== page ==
The much more value creating activity in my opinion for any investor would be to think in “what if” scenarios. You should look at your portfolio and ask yourself: What if interest rates stay permanently low (or at leastfor 5 more years) ? What if interest rates go back up to 2%, 3% or even 5% annually ?

If you own a traditional life insurance company which will go out of business if interest rates remain low for another 10 years, you should be aware that you are actively betting on rising interest rates. If you own highly leveraged companies which show one time interest coverage under current interest rates, you should be aware that implicitly you are betting on interest rates not rising. Overall, if you don’t have an active opinion on interest rates (which in my opinion you shouldn’t), one should make sure that the overall exposure of the portfolio is as neutral as possible with regard to interest rates. This sounds easier than it actually is. For some companies (insurers) it is relatively easy to see how their exposure is to interest rates. For others, it is much harder. But in my opinion, just checking business models against the influence of interest rates is a very worthwhile and value creating exercise.

Another thought: Shorting companies based on valuation is never a really good idea but it is especially risky right now. In the absence of general economic growth and with the “Zero gravity” of low discount rates, the few “true” growth stocks could become very very expensive. I would not want to bet on those companies to rise into the stratosphere, but I wouldn’t bet against them either.

Before closing the comment, one remark to the current Macro situation: In my opinion, it is pretty clear what Draghi (and others) wants to achieve with ZIRP and QE. He is aiming for 3 things:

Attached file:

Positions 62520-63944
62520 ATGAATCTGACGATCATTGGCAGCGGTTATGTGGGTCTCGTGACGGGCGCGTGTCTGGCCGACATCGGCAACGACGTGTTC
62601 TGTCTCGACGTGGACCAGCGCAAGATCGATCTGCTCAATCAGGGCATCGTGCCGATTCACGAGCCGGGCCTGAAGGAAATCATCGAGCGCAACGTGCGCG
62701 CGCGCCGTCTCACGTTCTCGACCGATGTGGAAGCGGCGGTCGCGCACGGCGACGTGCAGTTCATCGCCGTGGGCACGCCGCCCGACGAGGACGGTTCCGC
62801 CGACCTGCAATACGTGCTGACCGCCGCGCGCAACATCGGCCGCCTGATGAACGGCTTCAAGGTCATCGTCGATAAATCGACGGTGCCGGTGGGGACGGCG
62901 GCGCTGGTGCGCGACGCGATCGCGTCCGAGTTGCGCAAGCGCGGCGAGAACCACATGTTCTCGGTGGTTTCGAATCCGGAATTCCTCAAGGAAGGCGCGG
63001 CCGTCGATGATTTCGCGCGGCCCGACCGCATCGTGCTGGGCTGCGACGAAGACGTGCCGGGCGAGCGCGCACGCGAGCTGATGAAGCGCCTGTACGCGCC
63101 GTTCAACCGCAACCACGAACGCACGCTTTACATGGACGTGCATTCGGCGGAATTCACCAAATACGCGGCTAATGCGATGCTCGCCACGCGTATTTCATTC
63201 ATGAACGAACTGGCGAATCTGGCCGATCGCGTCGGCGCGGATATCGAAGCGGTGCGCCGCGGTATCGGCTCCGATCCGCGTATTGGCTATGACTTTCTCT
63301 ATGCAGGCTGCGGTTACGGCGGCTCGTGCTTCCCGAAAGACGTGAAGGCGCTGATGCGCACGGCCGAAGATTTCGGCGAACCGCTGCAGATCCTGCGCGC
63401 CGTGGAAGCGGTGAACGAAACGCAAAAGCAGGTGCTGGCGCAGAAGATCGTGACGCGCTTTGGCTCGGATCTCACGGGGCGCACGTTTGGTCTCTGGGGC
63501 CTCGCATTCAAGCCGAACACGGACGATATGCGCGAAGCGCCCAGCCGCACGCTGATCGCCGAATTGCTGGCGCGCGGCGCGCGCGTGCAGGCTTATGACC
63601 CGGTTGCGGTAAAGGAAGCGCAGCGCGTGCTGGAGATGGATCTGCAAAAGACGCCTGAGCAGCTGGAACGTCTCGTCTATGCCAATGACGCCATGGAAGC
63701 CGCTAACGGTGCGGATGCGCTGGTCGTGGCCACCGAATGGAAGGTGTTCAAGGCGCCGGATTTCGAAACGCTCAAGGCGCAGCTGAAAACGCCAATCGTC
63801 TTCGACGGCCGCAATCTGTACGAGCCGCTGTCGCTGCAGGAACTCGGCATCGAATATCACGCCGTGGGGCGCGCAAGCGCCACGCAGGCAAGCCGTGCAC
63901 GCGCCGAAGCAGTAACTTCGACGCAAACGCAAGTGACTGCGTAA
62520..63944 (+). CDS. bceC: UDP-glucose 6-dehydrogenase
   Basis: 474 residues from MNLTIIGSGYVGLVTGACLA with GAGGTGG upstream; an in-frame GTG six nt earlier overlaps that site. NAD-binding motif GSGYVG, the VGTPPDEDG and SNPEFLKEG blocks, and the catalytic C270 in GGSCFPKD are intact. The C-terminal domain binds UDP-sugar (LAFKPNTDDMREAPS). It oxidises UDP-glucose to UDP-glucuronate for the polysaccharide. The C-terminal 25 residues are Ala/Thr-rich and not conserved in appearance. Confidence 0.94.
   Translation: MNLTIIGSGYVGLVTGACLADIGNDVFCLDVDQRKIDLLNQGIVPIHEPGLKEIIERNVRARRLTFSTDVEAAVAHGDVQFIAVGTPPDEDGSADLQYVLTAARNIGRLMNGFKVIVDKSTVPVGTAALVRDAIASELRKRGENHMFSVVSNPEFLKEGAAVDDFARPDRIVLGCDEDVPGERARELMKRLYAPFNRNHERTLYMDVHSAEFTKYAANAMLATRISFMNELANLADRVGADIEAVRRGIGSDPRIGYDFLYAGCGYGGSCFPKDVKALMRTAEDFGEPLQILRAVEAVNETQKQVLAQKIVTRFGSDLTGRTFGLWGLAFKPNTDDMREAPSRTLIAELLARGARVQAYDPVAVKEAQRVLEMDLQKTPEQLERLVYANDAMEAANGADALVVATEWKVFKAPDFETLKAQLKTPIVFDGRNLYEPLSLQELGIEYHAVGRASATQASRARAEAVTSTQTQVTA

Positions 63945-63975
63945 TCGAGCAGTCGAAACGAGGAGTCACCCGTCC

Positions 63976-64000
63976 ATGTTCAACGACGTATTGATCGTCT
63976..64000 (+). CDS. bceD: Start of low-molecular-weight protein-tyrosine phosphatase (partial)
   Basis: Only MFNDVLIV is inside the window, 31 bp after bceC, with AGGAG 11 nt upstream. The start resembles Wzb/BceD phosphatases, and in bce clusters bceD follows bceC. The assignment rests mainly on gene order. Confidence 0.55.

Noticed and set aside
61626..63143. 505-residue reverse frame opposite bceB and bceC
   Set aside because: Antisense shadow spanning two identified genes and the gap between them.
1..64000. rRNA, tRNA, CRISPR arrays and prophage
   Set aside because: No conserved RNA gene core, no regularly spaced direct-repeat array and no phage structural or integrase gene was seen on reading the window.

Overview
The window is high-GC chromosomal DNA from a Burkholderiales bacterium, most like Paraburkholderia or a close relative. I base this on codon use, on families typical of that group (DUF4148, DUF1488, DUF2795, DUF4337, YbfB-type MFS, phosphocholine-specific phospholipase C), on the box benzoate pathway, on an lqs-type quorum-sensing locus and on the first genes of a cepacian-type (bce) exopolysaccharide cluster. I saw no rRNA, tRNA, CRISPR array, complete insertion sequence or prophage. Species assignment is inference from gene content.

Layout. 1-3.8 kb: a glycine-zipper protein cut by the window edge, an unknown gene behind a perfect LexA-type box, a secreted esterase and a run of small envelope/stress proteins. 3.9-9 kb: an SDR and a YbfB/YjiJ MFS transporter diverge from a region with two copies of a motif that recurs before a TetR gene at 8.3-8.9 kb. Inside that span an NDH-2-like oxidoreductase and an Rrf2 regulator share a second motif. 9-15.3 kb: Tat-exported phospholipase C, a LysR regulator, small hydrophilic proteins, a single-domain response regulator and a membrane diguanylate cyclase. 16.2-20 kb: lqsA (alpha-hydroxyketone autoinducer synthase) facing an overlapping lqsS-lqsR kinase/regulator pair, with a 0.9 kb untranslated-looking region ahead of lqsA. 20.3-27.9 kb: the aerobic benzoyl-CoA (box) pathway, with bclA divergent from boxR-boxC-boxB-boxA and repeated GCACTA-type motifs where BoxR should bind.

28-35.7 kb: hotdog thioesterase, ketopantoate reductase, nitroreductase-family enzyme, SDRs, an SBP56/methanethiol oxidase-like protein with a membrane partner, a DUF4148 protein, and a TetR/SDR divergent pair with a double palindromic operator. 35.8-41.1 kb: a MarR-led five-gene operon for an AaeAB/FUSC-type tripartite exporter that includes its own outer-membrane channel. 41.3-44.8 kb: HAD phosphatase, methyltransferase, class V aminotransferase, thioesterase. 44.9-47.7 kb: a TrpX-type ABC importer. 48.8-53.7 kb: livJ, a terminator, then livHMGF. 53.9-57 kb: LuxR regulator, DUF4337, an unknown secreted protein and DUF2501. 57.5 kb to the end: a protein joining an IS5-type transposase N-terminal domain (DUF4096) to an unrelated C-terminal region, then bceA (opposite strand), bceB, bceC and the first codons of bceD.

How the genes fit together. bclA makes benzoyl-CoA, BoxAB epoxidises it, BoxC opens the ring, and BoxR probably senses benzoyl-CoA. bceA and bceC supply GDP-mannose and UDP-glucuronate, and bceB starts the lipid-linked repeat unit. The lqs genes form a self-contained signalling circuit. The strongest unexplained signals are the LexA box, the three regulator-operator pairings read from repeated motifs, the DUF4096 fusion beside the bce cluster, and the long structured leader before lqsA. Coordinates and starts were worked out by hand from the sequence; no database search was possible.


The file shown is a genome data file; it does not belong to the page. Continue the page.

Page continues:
1. Weakening the Euro to support exporting businesses and kick-start growth
2. Lowering the interest burden for Governments to give them time for restructuring
3. Supporting asset prices (especially real estate in Club Med countries) to protect the bank’s balance sheets

“Zero gravity”, weightless asset prices are partly a target (real estate), otherwise they are “collateral damage”. However, as we know from astronauts, long time “zero gravity” has significant negative impacts on human bodys. This is the summary from Wikipedia:

The most significant adverse effects of long-term weightlessness are muscle atrophy and deterioration of the skeleton (spaceflight osteopenia).[2] Other significant effects include a slowing of cardiovascular system functions, decreased production of red blood cells, balance disorders, and a weakening of the immune system. Lesser symptoms include fluid redistribution (causing the “moon-face” appearance typical in pictures of astronauts experiencing weightlessness),[3][4] loss of body mass, nasal congestion, sleep disturbance, and excess flatulence.

I cannot prove it scientifically, but I do think the “Zero gravity” environment will cause similar damage to the financial system if it stays for too long. Some rather obvious appearances are lower underwriting standards for bank loans (LTVs based on inflated real estate values) or higher levels of margin debt. Less obvious issues are in my opinion that the overall capital allocation function of the capital market is getting impaired and overall long term growth for the economy will suffer. How long this wil persist and how this will look if gravity returns is another topic. But again, in my opinion this is rather an argument to move forward carefully and stick to the principles of bottom-upp value investing.